Armed with a red hat, a suitcase, and a love of marmalade, the beloved character from the children’s books, Paddington, has finally made his debut on the big screen.
Paddington (Ben Whishaw), is living happily with his aunt and uncle in darkest Peru, loving life and making marmalade, when his home is suddenly destroyed by an earthquake. With nothing but a suitcase full of marmalade, a red hat, and a note asking for care, Paddington sets off to England, with hopes of finding an explorer who had befriended his relatives years ago. Instead, he is taken in by Mr. and Mrs. Brown (Hugh Bonneville, Sally Hawkins) and their children. The family, new in their area, are already facing issues of their own (work, boys, new school), when Paddington enters their life. Their intent is to keep him for a day and help him find a home. What ensues are hilarious mishaps, a taxidermist with an evil agenda (Nicole Kidman), and a heartwarming story of family.
When going into a movie where the target audience is children, one is always skeptical, especially when that film is live-action. This film, however, does nothing but show exactly how a film that is aimed at the entire family should be made. It avoids the cheap laughs (animal flatulence, physical pain, etc), and instead lets the audience sit back and enjoy a movie that has is funny in a playful way. It truly hits the mark in its intent; a film children of all ages can appreciate and find funny.
The acting in this film didn’t need to be superb to carry the story, but it was anyway. We are treated to a couple that plays the part of the serious father and the carefree mother perfectly. Nicole Kidman shines as the villain, and Julie Walters steals the show as Mrs. Bird. The supporting cast also fits in perfectly, making the story so much more enjoyable because you can see that the actors are enjoying themselves.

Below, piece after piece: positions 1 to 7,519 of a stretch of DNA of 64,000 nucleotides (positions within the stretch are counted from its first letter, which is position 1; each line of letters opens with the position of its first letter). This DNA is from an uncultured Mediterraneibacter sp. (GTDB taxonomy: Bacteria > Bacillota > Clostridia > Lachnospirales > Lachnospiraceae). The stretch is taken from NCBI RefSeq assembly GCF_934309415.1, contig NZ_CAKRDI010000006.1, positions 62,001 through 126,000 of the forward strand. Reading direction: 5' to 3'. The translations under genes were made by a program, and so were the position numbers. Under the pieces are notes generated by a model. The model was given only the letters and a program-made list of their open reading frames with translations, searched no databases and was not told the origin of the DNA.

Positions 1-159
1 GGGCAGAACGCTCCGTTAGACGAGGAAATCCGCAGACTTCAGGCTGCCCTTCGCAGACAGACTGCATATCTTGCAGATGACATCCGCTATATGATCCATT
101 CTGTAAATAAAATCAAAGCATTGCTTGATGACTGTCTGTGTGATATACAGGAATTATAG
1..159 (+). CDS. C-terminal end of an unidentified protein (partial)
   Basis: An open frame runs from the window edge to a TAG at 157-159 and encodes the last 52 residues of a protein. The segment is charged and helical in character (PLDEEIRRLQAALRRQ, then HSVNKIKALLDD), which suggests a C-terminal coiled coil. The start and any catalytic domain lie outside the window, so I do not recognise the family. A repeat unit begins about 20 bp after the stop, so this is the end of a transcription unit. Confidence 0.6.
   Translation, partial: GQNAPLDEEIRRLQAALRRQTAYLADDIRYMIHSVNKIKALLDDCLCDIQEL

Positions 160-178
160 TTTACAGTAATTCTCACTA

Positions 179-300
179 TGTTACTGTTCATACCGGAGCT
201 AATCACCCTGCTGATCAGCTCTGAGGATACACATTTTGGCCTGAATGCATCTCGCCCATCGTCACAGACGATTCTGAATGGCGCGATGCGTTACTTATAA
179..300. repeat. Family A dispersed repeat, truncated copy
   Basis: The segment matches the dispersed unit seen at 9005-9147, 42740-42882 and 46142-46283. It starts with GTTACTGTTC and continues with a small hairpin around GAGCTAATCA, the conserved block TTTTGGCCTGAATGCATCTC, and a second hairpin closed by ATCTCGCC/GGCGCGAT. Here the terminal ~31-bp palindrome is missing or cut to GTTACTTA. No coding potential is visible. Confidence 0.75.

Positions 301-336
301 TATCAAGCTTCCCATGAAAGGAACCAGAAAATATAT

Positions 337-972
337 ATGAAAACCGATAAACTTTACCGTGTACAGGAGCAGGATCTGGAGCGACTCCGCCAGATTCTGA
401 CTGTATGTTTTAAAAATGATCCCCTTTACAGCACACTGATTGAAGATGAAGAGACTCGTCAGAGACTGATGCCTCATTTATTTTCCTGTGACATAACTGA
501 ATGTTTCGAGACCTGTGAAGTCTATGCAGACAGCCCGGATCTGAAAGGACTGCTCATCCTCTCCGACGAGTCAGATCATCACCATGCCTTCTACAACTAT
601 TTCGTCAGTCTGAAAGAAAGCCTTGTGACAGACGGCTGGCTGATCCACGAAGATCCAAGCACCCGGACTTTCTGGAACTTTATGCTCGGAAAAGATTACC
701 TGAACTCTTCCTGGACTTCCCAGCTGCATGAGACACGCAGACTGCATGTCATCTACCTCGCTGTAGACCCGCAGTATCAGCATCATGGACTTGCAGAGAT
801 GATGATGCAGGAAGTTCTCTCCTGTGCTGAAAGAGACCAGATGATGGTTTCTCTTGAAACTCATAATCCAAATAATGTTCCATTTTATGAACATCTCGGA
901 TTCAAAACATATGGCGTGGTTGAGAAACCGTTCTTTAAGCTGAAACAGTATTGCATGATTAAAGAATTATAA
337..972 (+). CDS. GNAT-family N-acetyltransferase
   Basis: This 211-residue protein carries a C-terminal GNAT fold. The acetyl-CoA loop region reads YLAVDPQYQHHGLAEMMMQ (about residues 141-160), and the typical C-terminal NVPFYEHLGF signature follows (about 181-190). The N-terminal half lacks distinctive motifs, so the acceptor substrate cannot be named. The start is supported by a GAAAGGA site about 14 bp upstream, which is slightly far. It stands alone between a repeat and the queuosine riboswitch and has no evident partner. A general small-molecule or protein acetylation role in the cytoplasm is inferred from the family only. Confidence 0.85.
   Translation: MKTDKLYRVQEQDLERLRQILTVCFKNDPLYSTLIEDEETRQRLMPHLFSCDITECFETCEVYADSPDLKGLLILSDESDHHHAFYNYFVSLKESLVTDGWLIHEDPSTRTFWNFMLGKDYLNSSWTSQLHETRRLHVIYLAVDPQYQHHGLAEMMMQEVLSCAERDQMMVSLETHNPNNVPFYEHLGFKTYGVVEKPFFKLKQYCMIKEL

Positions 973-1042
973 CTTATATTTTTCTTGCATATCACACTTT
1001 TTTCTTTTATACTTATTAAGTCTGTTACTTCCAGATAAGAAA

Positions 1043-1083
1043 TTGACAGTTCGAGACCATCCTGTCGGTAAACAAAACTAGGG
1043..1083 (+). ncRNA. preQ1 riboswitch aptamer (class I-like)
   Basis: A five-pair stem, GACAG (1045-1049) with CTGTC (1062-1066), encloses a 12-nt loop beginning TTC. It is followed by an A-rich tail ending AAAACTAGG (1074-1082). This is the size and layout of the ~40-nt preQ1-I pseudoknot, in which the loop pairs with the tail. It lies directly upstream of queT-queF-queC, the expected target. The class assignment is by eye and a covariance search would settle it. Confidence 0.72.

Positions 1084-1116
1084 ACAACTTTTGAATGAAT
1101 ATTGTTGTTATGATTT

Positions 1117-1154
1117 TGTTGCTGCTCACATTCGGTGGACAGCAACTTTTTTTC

The titular character, however, is the true star of the show, as he should be. Paddington is adorable, charming, and really grabs the emotional side of the viewer as we see he is, after all, just a bear trying to make his way in a big, new world. The audience is supposed to empathize with the bear, as he shows that just because he is a different species, he still has the same problems that we as humans face. The fact that he is such a polite bear doesn’t hurt either, as his charm is what makes the movie so heartwarming, but really funny at the same time.
This is a movie that needs to be seen by all. Whether you’re a fan of the books (I’m more of a Corduroy fan) or just a fan of cinema in general, you can go and treat yourself to a very nice time at the movies. That seems to be the intended mark for all those who were involved in making this film, and they succeeded on all counts.